One hundred years ago today, a young, Black man by the name of Dick Rowland was wrongfully arrested after accidentally bumping into a young, white woman in Tulsa, Oklahoma. In the hours that followed his arrest, a white mob clashed with a group of Black residents looking to protect Rowland from being lynched. Instead of lynching Rowland, the residents burned down hundreds of homes businesses. In the end, more than 100 people died and more than 1,200 people were left homeless. This tragic event that is often left out of history textbooks is commonly known as the 1921 Tulsa Race Massacre. Sadly, it is not the only massacre of its kind during the early 20th century.
A number of vigils, marches, conferences and gatherings were planned to commemorate the tragedy that took place in Tulsa. Adding his thoughts to the conversation, President Joe Biden proclaimed a day of remembrance in honor of those who were murdered, lost their homes or lived through the massacre.
"The federal government must reckon with and acknowledge the role that it has played in stripping wealth and opportunity from Black communities," the proclamation reads.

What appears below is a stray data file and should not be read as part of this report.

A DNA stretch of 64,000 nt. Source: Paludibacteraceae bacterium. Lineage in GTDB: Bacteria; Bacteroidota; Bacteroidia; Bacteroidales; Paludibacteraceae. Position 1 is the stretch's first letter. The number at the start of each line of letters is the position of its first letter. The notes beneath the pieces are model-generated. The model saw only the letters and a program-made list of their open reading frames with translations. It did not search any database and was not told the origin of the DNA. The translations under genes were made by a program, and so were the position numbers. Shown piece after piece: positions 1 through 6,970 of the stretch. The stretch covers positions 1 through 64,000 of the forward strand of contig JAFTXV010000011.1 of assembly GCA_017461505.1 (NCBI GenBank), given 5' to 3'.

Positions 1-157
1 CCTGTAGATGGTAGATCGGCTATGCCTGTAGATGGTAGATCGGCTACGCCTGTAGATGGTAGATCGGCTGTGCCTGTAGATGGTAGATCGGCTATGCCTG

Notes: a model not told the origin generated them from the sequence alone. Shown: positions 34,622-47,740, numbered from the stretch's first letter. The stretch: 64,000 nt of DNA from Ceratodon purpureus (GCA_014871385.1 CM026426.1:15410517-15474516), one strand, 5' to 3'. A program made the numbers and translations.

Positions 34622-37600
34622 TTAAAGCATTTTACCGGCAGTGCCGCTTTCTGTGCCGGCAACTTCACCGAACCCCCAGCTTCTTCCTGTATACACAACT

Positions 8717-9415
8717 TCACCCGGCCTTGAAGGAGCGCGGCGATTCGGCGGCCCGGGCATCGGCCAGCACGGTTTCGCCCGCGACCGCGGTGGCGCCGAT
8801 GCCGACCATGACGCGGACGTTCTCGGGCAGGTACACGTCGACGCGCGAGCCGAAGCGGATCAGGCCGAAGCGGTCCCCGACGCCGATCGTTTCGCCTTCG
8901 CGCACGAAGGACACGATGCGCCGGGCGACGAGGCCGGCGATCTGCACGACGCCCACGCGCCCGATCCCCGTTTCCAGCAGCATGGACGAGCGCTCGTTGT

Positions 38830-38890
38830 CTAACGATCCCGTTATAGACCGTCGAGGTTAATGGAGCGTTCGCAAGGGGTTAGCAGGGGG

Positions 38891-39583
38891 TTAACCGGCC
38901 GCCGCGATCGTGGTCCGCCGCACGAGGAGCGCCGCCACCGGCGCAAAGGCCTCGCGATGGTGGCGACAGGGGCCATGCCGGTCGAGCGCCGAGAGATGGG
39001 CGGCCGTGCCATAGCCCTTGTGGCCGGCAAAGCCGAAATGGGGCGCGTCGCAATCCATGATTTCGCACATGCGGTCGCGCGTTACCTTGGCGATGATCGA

"The Biden-Harris Administration is committed to acknowledging the role Federal policy played in Greenwood and other Black communities and addressing longstanding racial inequities through historic investments in the economic security of children and families, programs to provide capital for small businesses in economically disadvantaged areas, including minority-owned businesses, and ensuring that infrastructure projects increase opportunity, advance racial equity and environmental justice, and promote affordable access."
Biden also recognized a number of the survivors in his proclamation. He stated that he would honor them by "reaffirming" the nation's "commitment to advance racial justice."
"With this proclamation, I commit to the survivors of the Tulsa Race Massacre, including Viola Fletcher, Hughes Van Ellis, and Lessie Benningfield Randle, the descendants of victims, and to this Nation that we will never forget," he continued.
"We honor the legacy of the Greenwood community, and of Black Wall Street, by reaffirming our commitment to advance racial justice through the whole of our government, and working to root out systemic racism from our laws, our policies, and our hearts."
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